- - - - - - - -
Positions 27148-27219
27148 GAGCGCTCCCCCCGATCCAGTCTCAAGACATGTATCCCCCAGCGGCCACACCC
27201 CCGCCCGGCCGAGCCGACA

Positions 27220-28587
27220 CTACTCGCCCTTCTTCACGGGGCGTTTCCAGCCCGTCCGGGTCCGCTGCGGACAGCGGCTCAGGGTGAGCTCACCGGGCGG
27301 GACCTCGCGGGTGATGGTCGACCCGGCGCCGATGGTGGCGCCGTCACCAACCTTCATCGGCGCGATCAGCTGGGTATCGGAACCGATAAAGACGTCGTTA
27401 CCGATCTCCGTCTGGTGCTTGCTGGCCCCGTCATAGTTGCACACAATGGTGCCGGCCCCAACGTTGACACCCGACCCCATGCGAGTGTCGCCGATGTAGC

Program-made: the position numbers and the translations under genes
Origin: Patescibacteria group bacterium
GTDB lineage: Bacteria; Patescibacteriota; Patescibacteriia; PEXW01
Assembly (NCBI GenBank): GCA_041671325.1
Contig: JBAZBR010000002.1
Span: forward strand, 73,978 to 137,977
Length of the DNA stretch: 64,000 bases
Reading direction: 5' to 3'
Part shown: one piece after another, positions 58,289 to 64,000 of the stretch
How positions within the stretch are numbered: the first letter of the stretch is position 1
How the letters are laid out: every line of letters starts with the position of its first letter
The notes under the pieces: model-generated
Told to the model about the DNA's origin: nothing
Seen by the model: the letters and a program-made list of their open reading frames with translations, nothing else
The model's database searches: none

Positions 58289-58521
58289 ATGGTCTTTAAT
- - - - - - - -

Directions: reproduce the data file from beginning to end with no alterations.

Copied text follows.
Positions 27148-27219
27148 GAGCGCTCCCCCCGATCCAGTCTCAAGACATGTATCCCCCAGCGGCCACACCC
27201 CCGCCCGGCCGAGCCGACA

Positions 27220-28587
27220 CTACTCGCCCTTCTTCACGGGGCGTTTCCAGCCCGTCCGGGTCCGCTGCGGACAGCGGCTCAGGGTGAGCTCACCGGGCGG
27301 GACCTCGCGGGTGATGGTCGACCCGGCGCCGATGGTGGCGCCGTCACCAACCTTCATCGGCGCGATCAGCTGGGTATCGGAACCGATAAAGACGTCGTTA
27401 CCGATCTCCGTCTGGTGCTTGCTGGCCCCGTCATAGTTGCACACAATGGTGCCGGCCCCAACGTTGACACCCGACCCCATGCGAGTGTCGCCGATGTAGC

Program-made: the position numbers and the translations under genes
Origin: Patescibacteria group bacterium
GTDB lineage: Bacteria; Patescibacteriota; Patescibacteriia; PEXW01
Assembly (NCBI GenBank): GCA_041671325.1
Contig: JBAZBR010000002.1
Span: forward strand, 73,978 to 137,977
Length of the DNA stretch: 64,000 bases
Reading direction: 5' to 3'
Part shown: one piece after another, positions 58,289 to 64,000 of the stretch
How positions within the stretch are numbered: the first letter of the stretch is position 1
How the letters are laid out: every line of letters starts with the position of its first letter
The notes under the pieces: model-generated
Told to the model about the DNA's origin: nothing
Seen by the model: the letters and a program-made list of their open reading frames with translations, nothing else
The model's database searches: none

Positions 58289-58521
58289 ATGGTCTTTAAT